[Published sooner than I expected in response to a comment here]
Cheran's last film, Autograph, got rave reviews. AV gave it a high-brow 49. I was not expecting anything great. When I saw the film, I was quite surprised to see him come out of his mould to make his first ever movie which did't carry a "social message". To be fair, Autograph had its moments, mostly in the first story with an earthly narration (I didn't get the Azhagi hang-over then, coz I had not watched the predecessor). Second story was a regular filler love story. The third part was plain boring. The Tamilnadu audience was able to identify itself with the ordinary man reminiscing his various love failures. The movie worked wonders in the B.O. and won the national award for the best popular film (which is dubbed as the "sirandha makkal thiraippadam" in the promos of the Thavamai Thavamirundhu).
Now, he comes up with his next venture structurally very similar to his previous film. And, critics are singing hosannas for this movie (AV gives it 53 this time), discussions on possibile national awards have started rolling...
But when I saw the film last week, I wasn't really surprised that I found it otherwise. Thavamai Thavamirundhu is plain mediocre. Cheran attempts to tell his audience the greatness of fathers. In the beginning, one of the lead characters, Ramalingam(Cheran) asks his car driver about his father. The driver, in a nutshell, says how great his father was (that it's because of his father, he and his siblings are well, blah blah). If you think the driver is taking the question a little too emotionally than required, wait for what Ramalingam (the other son in the car) has to say in the next 3 hours. As this review written by Balaji points out, Cheran leaves no stone unturned. Not a single one.
In the flashback, we see Muthiah(Rajkiran), Ramalingam's father; his efforts and sacrifices in bringing up his sons. It starts with a complete account of one day in the father's life. So far so good. Then, the story rambles on showing various incidents. It's the son reminiscing. But, it's the father in focus. After the sons grow up and attain good positions, they do not return the favour all that well. As against the general opinion that the film works as Muthiah's story, the one moment I found the storyline gripping (for a fleeting moment, that is) was when Ramalingam is helpless, when his brother chooses to leave the house, just after realising that he had committed a much bigger blunder.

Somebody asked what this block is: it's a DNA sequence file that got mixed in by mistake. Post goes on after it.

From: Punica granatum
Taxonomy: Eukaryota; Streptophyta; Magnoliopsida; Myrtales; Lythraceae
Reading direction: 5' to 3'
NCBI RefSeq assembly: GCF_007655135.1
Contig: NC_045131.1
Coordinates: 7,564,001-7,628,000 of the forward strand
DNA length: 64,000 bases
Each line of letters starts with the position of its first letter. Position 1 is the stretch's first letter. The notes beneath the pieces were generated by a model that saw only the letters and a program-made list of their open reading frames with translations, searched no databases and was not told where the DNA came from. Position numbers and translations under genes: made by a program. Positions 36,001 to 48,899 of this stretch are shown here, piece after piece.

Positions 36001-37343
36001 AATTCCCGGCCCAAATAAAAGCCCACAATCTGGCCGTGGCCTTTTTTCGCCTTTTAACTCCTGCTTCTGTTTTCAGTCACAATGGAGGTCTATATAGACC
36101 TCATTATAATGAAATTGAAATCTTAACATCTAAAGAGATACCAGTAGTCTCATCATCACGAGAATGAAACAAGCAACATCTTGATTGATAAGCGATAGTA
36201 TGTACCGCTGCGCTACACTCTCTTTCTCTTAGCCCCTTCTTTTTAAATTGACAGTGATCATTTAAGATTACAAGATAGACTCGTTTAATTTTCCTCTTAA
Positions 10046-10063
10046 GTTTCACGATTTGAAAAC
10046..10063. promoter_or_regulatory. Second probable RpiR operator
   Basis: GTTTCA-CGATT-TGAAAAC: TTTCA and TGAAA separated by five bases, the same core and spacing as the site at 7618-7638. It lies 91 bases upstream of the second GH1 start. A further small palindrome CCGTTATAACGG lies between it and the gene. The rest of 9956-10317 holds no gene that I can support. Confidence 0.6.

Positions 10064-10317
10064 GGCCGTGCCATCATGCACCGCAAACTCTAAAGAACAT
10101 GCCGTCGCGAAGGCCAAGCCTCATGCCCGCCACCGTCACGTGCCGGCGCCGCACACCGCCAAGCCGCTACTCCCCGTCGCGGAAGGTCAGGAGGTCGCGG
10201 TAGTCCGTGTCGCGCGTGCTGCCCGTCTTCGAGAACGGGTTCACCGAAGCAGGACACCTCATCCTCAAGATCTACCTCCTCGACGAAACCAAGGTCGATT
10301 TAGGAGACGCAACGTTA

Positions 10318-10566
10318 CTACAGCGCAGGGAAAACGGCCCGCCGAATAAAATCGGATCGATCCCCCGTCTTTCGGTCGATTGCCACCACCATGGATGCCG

Eventually, Ramalingam realises his folly and pays his due respects to his parents. It's really not a bad story, you say. But, it's stretched needlessly as more and more "emotions" are captured and put forth on screen; and the treatment is overtly sentimental and judgemental to the core. The most intriguing part in exploring real relationships across generations is the inherent contradiction in beliefs and interests. But here, the good samaritans don't (and shouldn't) question their fathers.
The actors were mostly adequate. Rajkiran's performance is restrained, but was nowhere near, say, his superb performance in Nandhaa. But the critics are already predicting a national award (Disclaimer: Since things like this do happen often, I am not ruling out the possibility). The woman who plays the first daughter-in-law is simply superb. We could see the director holding the I-show-real-people-in-real-life baton high while capturing her expressions, when she carefully examines her brother-in-law's new plush house. We chuckle, "been there, seen her". But, she had to be shown in bad light. So that you could see how good the second son's family is to the ageing parents.
The areas where Cheran's movies are really improving are in the technical departments. The camera captures the essence of rural life. The movie, at times, falters in reflecting the right period the story is set at different junctures. But, that's hardly a case of concern. Coming to music of the film, Cheran seems to be tone deaf. The lesser said about those elongated pieces of theme music, the better. Same for Cheran's acting skills. He is completely miscast as the college student ogling at "bad" wall-posters (and a strange out-of-place BGM is played when he looks at them, perhaps to suggest the evils of a hostel life).
Things are going so sour for Tamil cinema that we tend to call a movie great just because it doesn't have a hero carrying an aruvaal and heroine showing her navel; also perhaps, because it shows the "real human emotions". Sigh!